Definitions

from The American Heritage® Dictionary of the English Language, 4th Edition

  • n. A fine-grained extrusive volcanic rock, similar to granite in composition and usually exhibiting flow lines.

from Wiktionary, Creative Commons Attribution/Share-Alike License

  • n. An igneous, volcanic (extrusive) rock, of felsic composition, with aphanitic to porphyritic texture.

from the GNU version of the Collaborative International Dictionary of English

  • n. A quartzose trachyte, an igneous rock often showing a fluidal structure.

from The Century Dictionary and Cyclopedia

  • n. The name given by Richthofen to certain rocks occurring in Hungary which resemble trachyte, but are distinguished from it by the presence of quartz as an essential ingredient, and also by a great variety of texture, showing more distinctly than rocks usually do that the material had flowed while in a viscous state.

from WordNet 3.0 Copyright 2006 by Princeton University. All rights reserved.

  • n. very acid volcanic rock

Etymologies

Greek rhuāx, stream (from rhein, to flow) + -lite.
(American Heritage® Dictionary of the English Language, Fourth Edition)
Coined by Ferdinand von Richthofen as German Rhyolith, from Ancient Greek ῥέω (rheō, "flow") + -lith (modified to -lite). (Wiktionary)

Examples

  • Left long enough, this magma erupts as a substance known as rhyolite - a very pale yellow or grey rock which is responsible for the beautiful colours in Landmannalaugar and Yellowstone in the US.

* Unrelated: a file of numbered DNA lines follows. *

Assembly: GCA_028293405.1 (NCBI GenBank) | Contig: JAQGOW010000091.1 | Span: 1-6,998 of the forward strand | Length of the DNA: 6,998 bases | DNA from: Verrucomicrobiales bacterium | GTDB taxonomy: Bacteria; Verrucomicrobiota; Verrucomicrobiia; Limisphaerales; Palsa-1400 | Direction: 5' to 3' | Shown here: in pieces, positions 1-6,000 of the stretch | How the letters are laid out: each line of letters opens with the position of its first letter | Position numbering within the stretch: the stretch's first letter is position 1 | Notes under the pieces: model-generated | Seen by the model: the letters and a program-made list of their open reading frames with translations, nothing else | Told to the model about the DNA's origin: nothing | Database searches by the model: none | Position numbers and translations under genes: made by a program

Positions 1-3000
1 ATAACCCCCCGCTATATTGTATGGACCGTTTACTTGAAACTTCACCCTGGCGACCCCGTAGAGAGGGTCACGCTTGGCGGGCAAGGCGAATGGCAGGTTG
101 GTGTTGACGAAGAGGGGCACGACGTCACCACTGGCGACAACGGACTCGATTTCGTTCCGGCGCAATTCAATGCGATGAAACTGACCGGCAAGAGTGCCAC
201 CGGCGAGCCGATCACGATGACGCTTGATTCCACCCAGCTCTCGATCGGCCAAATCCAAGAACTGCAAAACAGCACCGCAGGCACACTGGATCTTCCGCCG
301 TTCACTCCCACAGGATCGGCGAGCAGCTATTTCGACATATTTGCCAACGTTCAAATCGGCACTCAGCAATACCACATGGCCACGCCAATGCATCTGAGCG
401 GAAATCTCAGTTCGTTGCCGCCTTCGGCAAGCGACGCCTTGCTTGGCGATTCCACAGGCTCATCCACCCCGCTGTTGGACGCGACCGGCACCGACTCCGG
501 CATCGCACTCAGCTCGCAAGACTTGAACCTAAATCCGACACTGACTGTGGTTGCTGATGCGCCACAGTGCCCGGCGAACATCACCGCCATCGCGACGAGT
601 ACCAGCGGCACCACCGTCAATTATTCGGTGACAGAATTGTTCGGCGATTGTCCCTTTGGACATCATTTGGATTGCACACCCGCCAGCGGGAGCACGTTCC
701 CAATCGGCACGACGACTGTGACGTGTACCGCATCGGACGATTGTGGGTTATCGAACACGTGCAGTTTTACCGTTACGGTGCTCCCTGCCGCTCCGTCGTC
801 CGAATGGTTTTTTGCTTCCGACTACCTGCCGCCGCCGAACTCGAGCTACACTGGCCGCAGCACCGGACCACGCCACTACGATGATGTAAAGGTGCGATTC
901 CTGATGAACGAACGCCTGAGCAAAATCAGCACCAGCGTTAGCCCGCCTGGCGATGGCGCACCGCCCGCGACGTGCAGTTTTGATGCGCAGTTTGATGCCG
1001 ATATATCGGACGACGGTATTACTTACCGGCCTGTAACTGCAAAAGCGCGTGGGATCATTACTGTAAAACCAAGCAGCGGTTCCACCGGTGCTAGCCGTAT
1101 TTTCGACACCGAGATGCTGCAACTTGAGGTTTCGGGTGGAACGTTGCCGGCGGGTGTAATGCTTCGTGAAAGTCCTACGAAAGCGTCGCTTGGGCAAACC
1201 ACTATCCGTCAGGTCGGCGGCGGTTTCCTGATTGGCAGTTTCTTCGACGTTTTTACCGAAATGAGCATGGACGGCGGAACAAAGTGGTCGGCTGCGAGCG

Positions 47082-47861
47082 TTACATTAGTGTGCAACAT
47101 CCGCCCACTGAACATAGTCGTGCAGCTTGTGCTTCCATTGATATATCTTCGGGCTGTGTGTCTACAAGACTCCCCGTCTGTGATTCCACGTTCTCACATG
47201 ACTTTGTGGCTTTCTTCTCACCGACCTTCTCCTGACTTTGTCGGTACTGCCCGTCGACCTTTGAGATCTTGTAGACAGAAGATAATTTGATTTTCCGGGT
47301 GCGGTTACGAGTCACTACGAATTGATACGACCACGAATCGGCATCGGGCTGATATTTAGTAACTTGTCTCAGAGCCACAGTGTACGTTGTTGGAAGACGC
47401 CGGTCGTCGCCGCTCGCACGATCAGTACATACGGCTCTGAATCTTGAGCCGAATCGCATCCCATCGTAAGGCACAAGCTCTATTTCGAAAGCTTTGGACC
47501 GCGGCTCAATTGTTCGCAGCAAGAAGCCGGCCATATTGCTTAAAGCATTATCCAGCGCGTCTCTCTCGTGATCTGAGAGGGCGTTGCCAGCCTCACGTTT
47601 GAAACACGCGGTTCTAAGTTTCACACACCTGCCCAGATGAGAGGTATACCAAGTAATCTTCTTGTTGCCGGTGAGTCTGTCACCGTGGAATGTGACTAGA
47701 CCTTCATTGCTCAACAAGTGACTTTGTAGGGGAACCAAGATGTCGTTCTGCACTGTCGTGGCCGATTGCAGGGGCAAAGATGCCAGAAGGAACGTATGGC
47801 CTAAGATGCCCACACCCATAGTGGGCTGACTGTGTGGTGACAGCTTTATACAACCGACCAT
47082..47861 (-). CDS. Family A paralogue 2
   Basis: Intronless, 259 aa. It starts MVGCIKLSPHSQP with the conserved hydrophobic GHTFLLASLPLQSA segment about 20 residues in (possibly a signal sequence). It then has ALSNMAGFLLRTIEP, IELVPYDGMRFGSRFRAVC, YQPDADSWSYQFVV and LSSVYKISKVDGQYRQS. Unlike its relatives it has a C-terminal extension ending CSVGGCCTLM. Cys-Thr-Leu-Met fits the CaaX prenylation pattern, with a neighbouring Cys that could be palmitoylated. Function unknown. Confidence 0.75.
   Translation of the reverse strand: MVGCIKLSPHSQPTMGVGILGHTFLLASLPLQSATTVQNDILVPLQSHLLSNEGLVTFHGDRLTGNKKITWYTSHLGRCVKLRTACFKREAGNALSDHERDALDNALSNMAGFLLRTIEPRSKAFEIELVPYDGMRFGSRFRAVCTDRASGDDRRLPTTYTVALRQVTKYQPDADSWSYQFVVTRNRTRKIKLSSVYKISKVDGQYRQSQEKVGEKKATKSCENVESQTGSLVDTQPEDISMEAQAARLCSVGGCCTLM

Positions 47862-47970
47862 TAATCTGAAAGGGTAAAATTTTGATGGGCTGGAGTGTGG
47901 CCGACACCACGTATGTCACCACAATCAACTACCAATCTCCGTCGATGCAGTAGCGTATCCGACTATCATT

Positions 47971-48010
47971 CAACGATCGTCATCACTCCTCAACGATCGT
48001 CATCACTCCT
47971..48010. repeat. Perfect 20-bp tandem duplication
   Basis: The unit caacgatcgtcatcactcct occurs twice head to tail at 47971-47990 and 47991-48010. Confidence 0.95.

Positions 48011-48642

The Iceland Weather Report

  • Field work has been focused to define a drilling program to test the gold mineralization present in a silicified dacite dike (previously classified as a rhyolite dike), which outcrops extensively on the concessions.

    Marketwire - Breaking News Releases

  • The first is that, in addition to the basaltic magma associated with mid-ocean ridges, Iceland's volcanoes produce significant amounts of rhyolite, which is silica-rich and, more significantly, contains a lot more volatile substances.

    Ars Technica

  • Planting directly into more silicic ash such as rhyolite is however more problematic, due to nutrient issues such as nitrogen and calcium deficiency (Neild and others, 1998).

    Volcanic Ash—Effects on Agriculture and Mitigation Strategies

  • Planting directly into more silicic ash such as rhyolite is however more problematic, due to nutrient issues such as nitrogen and calcium deficiency (Neild and others,

    Volcanic Ash—Effects on Agriculture and Mitigation Strategies

  • The National Geographic theory is summarized by Tony Burton and visualizes the balls forming by crystallization of hot ash around nuclei of lava fragments, producing boulders of rhyolite.

    Las Piedras Bola: the great stone balls of Ahualulco

  • The reason I wanted to see this beach is because the book said that if, conditions were right, the sound of the waves hitting this unique shoreline of flat, shingle-like “pink rhyolite and felsite bedrock” makes a tinkling, bell-like sound.

    Day in the Life of an Idiot

  • Element redistribution during hydrothermal alteration of rhyolite in an active geothermal system; Yellowstone drill cores Y-7 and Y-8: Geochimica et

    Scientific Articles on Yellowstone

  • Many of the pieces he excavated are of a rock called rhyolite.

    Outer Sanctum: Why we love to step outside the box to think inside the shed

  • Dacite and rhyolite magmas with low concentrations of dissolved gases can erupt as lava flows, producing little or no ash.

    volcanic ash hazards and ways to minimize them

Wordnik is becoming a not-for-profit! Read our announcement here.

Comments

Log in or sign up to get involved in the conversation. It's quick and easy.